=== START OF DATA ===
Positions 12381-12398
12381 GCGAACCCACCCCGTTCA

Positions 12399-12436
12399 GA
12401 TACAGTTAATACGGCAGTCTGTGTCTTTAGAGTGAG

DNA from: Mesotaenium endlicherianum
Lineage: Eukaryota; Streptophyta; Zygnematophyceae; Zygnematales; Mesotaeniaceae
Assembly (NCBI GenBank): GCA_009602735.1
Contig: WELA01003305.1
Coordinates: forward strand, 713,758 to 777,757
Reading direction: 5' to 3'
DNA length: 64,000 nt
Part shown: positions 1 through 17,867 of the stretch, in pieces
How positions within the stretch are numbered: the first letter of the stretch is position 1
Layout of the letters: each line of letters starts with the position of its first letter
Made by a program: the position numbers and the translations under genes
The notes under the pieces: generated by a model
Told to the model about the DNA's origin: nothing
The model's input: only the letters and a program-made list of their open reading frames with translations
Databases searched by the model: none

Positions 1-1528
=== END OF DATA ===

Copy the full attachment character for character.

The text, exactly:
Positions 12381-12398
12381 GCGAACCCACCCCGTTCA

Positions 12399-12436
12399 GA
12401 TACAGTTAATACGGCAGTCTGTGTCTTTAGAGTGAG

DNA from: Mesotaenium endlicherianum
Lineage: Eukaryota; Streptophyta; Zygnematophyceae; Zygnematales; Mesotaeniaceae
Assembly (NCBI GenBank): GCA_009602735.1
Contig: WELA01003305.1
Coordinates: forward strand, 713,758 to 777,757
Reading direction: 5' to 3'
DNA length: 64,000 nt
Part shown: positions 1 through 17,867 of the stretch, in pieces
How positions within the stretch are numbered: the first letter of the stretch is position 1
Layout of the letters: each line of letters starts with the position of its first letter
Made by a program: the position numbers and the translations under genes
The notes under the pieces: generated by a model
Told to the model about the DNA's origin: nothing
The model's input: only the letters and a program-made list of their open reading frames with translations
Databases searched by the model: none

Positions 1-1528